Title: Gravitational wave astrophysics: a new era of discovery
Abstract: Large-scale interferometric detectors including LIGO and Virgo sense gravitational waves; minuscule fluctuations in space-time from the most extreme phenomena in the Universe. The first detection of gravitational waves from a binary black hole merger by LIGO in 2015 was recently awarded a Nobel Prize, and the 2017 detection of gravitational waves by LIGO and Virgo in concert with an associated electromagnetic counterpart was a breakthrough in multi-messenger astronomy. Future gravitational wave observations will provide exciting new insight into key open questions in astrophysics, including the distribution of stellar remnants in the Universe, the evolution of compact binary systems, galaxy formation, the expansion of the Universe, and the explosion mechanism of core-collapse supernovae.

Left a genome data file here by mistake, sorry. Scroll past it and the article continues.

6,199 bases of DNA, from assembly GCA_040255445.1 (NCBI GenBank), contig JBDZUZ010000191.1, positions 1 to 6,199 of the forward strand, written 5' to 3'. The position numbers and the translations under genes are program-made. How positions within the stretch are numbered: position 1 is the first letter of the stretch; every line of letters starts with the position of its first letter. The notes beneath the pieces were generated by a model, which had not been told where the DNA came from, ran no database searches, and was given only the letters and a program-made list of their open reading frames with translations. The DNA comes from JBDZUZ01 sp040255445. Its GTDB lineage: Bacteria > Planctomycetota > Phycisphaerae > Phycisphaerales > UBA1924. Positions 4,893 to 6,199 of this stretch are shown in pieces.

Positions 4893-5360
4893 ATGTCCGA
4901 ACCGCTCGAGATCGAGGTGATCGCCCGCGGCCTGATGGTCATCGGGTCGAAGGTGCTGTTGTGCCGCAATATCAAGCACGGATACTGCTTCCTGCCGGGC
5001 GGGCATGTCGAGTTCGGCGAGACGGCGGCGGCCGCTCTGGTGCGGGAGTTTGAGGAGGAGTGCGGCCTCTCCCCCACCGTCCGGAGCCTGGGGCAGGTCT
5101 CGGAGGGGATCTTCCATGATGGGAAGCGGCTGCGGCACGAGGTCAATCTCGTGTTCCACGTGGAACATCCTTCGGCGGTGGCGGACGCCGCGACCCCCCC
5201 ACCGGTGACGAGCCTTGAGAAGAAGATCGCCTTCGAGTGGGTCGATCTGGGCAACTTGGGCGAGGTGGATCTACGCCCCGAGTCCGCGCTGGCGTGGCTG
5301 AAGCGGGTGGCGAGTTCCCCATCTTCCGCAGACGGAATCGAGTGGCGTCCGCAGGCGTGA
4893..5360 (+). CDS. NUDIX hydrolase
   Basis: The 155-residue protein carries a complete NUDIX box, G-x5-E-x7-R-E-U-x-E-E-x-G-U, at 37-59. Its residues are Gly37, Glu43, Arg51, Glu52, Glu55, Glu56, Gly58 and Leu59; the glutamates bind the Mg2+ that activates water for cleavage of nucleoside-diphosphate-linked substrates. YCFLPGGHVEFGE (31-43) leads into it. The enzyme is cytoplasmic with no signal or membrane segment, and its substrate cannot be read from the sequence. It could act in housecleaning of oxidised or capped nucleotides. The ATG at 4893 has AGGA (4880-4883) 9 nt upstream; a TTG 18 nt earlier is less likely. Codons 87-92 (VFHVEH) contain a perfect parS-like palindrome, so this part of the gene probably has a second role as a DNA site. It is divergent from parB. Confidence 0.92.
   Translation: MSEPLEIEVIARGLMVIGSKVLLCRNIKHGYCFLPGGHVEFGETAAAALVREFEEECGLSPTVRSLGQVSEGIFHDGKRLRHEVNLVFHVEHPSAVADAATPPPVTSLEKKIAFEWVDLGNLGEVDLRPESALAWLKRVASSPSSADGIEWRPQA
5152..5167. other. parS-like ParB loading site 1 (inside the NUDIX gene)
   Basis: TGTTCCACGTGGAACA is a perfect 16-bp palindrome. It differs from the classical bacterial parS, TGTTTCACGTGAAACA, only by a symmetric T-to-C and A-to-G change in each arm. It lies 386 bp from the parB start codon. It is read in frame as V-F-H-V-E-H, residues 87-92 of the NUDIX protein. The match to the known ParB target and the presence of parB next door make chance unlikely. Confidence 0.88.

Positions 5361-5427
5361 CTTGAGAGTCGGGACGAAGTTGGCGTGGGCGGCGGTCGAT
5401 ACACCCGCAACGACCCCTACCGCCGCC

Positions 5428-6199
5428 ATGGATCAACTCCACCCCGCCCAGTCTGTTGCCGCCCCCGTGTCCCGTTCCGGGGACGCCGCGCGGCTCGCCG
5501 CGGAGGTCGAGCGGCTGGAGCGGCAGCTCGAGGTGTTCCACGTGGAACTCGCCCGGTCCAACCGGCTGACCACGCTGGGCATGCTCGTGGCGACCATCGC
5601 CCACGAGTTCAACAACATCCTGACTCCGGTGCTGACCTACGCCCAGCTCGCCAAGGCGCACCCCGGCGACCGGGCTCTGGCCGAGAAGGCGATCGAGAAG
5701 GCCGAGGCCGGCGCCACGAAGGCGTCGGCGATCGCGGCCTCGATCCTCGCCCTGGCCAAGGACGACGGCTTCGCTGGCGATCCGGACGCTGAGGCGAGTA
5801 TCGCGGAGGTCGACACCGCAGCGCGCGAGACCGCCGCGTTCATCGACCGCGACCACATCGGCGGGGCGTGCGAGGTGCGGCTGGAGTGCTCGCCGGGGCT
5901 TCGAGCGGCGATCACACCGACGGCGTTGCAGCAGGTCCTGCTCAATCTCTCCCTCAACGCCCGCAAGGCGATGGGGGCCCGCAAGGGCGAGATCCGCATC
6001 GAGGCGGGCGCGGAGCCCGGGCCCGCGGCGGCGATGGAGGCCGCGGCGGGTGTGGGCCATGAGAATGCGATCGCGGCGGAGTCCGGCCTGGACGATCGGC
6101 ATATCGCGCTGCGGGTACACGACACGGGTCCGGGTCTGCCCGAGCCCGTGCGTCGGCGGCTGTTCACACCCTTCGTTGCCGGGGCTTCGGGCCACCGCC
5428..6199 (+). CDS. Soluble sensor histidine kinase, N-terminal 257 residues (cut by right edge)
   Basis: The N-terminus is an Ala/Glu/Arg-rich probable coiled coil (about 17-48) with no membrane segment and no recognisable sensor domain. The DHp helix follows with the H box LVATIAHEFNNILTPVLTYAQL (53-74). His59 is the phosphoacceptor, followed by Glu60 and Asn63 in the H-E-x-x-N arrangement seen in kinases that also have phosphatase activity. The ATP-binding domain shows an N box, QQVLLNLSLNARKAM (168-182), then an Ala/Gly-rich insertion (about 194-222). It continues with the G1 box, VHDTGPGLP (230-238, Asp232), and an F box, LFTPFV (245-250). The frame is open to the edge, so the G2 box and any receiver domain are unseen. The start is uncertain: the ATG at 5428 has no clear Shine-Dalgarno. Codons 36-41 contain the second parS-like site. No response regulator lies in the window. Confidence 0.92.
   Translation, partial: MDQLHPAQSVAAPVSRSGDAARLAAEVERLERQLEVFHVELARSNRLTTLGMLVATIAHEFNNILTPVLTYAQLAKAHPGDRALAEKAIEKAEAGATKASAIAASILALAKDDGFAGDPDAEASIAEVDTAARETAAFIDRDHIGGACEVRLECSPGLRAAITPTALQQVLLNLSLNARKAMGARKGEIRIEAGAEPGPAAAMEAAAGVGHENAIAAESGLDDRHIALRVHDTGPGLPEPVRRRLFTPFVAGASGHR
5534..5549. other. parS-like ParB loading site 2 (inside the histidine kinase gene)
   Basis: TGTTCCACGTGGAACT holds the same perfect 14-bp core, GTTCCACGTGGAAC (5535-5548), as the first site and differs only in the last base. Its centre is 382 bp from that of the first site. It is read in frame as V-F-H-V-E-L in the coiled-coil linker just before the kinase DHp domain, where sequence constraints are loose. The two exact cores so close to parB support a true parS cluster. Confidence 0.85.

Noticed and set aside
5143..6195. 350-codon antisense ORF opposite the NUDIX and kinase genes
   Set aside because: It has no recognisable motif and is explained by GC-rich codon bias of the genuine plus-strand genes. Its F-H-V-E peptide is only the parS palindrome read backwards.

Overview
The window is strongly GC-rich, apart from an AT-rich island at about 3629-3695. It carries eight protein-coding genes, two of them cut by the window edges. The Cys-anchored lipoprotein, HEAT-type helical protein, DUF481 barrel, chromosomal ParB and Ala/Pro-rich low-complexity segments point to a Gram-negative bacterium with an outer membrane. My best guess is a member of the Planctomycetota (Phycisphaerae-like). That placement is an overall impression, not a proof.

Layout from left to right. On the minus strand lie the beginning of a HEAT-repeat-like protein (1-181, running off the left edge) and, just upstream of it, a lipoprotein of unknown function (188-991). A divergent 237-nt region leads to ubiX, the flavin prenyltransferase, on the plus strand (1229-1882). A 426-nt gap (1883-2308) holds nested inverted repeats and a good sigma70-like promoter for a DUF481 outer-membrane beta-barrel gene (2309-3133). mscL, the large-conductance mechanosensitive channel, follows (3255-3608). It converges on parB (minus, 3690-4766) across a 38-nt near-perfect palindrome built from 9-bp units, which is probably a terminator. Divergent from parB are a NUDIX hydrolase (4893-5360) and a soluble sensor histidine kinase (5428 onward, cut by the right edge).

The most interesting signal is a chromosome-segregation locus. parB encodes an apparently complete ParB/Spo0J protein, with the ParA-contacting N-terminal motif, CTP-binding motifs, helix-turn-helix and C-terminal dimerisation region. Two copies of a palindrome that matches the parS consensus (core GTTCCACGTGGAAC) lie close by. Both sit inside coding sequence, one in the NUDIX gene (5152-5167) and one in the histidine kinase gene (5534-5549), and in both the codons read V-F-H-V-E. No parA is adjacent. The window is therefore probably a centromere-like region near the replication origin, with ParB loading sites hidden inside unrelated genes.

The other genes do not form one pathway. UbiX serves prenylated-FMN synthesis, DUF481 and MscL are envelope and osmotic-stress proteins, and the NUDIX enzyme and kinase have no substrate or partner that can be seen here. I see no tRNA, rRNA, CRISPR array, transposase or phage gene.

I will summarize the major outstanding challenges in gravitational wave astrophysics, including extracting transient signals from noisy interferometer data that contains a high rate of transient noise artifacts. I will present transformative new data science and machine learning techniques to address these challenges. I will discuss how the rapidly developing field of gravitational wave astrophysics will shape our understanding of the Universe, including the growing global interferometer network, the next generation of terrestrial interferometers, and the Laser Interferometer Space Antenna (LISA).
Location and Address
321 Allen Hall